I could see a few more students coming into the ballroom to see the bands and I watched as both Sunbats and Coltrane Wreck got into our music.

The rest of the set ran smoothly, all seven songs going over well with the musicians there, but getting almost no response from the other observers. They would come in, stay for a minute or two, then leave. When our set was over they all came back, so they either hated our music or they came to see the other bands.
Later, as we were packing up our gear I asked Clark if he was counting heads at the show.

“I saw people walking out, you couldn’t help but notice, there weren’t that many to begin with,” he said. Howard overheard us and snorted derisively.

“We played a good set,” Eugene added as he coiled a cable around his arm.

“Fuck yeah, we rocked,” said Ritchie. Inexplicably, he was holding a tambourine. We didn’t have a tambourine, but Coltrane Wreck did, or used to before Ritchie got to it.

As we were leaving the HUB, Seattle’s rain fell on us, completing a very disappointing day.

I stewed over the HUB gig for a week, turning it in my mind over and over until I knew every note by heart. We had played a good show, our music just wasn’t understood by an audience that came for jazz or heavy metal. If we’d only been matched with bands that played similar music, maybe if we could open for Sonic Youth, it would end with a better result.

I read the local music magazines, The Rocket and Backlash, and there were reviews of the show we played. I read through them twice before I comprehended that neither one mentioned us, only Sunbats and Coltrane Wreck. Either we sucked so much they didn’t think it worthwhile to write about us or the reporter came after we’d finished our set: more failure, more bullshit, more angst.

Surprisingly, the Ballard Firehouse booked us for a pay to play gig. I got the call on Wednesday for a music showcase of three bands on the following Tuesday. We had to sell twenty tickets by then or we forfeited any money earned at the door. It was a classic scam, make the band responsible for the door while the house raked in the cash from the bar. It was also a scam we had to go along with because it could be great exposure for One Hand Clapping. You hoped the other bands sold more tickets so you got access to their fans. The tickets were only three dollars each, but you still had to have a fan base that would go to your gig on a Tuesday night.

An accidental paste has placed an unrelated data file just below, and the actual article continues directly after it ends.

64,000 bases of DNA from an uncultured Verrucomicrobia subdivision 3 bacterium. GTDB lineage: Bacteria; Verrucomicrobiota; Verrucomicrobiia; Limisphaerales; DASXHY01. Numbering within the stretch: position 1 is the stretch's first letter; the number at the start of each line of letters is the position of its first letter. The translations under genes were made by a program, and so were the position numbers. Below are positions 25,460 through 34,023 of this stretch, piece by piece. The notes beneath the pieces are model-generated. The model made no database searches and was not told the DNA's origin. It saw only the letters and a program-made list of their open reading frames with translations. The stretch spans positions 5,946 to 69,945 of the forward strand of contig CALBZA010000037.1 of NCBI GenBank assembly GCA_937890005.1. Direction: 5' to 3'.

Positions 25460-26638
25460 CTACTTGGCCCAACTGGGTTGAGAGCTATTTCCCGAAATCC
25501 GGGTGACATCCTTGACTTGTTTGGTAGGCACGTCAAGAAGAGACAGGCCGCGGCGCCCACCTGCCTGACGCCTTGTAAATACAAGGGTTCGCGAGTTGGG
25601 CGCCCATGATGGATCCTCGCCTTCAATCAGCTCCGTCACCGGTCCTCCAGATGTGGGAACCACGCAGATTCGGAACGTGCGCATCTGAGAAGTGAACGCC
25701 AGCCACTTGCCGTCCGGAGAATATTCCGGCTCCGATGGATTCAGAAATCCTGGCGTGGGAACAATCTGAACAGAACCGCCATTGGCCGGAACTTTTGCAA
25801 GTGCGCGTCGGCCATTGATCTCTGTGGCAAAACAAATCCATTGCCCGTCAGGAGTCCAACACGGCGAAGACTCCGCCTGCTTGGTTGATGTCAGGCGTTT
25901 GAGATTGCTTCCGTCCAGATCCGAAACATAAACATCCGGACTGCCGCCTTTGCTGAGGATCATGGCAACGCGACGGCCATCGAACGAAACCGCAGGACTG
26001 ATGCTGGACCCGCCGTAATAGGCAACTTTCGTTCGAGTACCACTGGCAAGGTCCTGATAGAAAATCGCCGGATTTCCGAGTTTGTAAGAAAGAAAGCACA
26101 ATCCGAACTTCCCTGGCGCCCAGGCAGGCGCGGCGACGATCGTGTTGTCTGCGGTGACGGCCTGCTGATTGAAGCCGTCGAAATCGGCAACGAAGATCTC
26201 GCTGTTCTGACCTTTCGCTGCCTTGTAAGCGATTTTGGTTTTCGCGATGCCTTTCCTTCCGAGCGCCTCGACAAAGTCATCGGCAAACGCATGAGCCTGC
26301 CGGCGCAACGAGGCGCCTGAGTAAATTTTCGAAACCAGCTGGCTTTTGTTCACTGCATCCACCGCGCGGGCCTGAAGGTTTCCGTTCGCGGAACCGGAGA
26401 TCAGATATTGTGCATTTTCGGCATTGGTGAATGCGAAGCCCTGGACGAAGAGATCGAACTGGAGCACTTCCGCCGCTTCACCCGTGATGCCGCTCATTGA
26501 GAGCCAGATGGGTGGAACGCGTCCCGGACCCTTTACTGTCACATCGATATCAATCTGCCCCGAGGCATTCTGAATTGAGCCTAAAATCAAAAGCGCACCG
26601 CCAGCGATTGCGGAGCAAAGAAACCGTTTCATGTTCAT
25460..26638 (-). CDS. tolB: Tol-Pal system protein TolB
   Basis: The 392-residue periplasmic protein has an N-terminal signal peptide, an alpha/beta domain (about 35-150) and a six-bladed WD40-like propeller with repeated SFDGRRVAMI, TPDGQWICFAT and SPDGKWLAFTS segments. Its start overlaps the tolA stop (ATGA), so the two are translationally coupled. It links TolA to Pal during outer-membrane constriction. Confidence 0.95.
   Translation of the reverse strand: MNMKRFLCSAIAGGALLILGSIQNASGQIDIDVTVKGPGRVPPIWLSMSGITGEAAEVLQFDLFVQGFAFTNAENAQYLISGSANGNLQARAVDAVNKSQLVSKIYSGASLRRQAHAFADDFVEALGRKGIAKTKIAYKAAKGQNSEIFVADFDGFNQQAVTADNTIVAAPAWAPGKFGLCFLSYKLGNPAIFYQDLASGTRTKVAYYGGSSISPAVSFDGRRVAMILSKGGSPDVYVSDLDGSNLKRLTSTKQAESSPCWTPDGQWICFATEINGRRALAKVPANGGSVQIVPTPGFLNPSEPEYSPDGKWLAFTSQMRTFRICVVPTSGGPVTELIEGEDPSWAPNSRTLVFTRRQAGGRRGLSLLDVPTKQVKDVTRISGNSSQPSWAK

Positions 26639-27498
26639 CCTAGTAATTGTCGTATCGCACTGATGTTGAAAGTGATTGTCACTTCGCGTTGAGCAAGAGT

I wrote letters to The Rocket and Backlash admonishing them for not mentioning us in their reviews of the show and inviting them to the Firehouse for our Tuesday gig. I enclosed two tickets in each letter and hoped they’d bite. That was twelve dollars I’d never see again.

On the day of the Firehouse show Bill and Buzz actually showed up to help us move equipment. I think they came because we each would get two drink tickets for free beer at the venue. They loaded our gear into Bill’s truck and off we went to Ballard. Once there we unloaded the gear and started setting up for the sound check. We were on the bill with Meat Cigars and The Art Farts.

This time our sound check went well, thanks to Bill and Buzz’s over-the-shoulder promptings to the sound man. Despite their general uselessness, they’d spent enough time at our practices to know how we were supposed to sound. Maybe all of the beer I had bought that they drank came to good use.

Meat Cigars were a pop-punk band that played all over the musical genre map, one song would be country-western and the next straight-up punk, then a blues song. It was very confusing for the audience. They were fun, in a pop-punk way, they had a bouncy rhythm section. I was sure we’d connect more readily with the crowd than they would. The Art Farts were another punk band, but with an artier edge to it, more punk via the Velvet Underground/Modern Lovers path. This was a slightly better fit than the HUB show, since we had VU and punk leanings as well.

We were the second billed. Meat Cigars opened, then us, then the Art Farts. Clark and I hung out at the bar while Meat Cigars played. We used our drink tickets to buy beer.

“Do you like this band?” I asked. I had to shout to be heard above the din the band was making.

“They’re fun, but they’re all over the place. They’d do better to be consistent in their sound,” Clark shouted back.

After their set, it was our turn. Bill and Buzz were at the bar. There were around twenty people in the place besides band members. We hadn’t sold any tickets.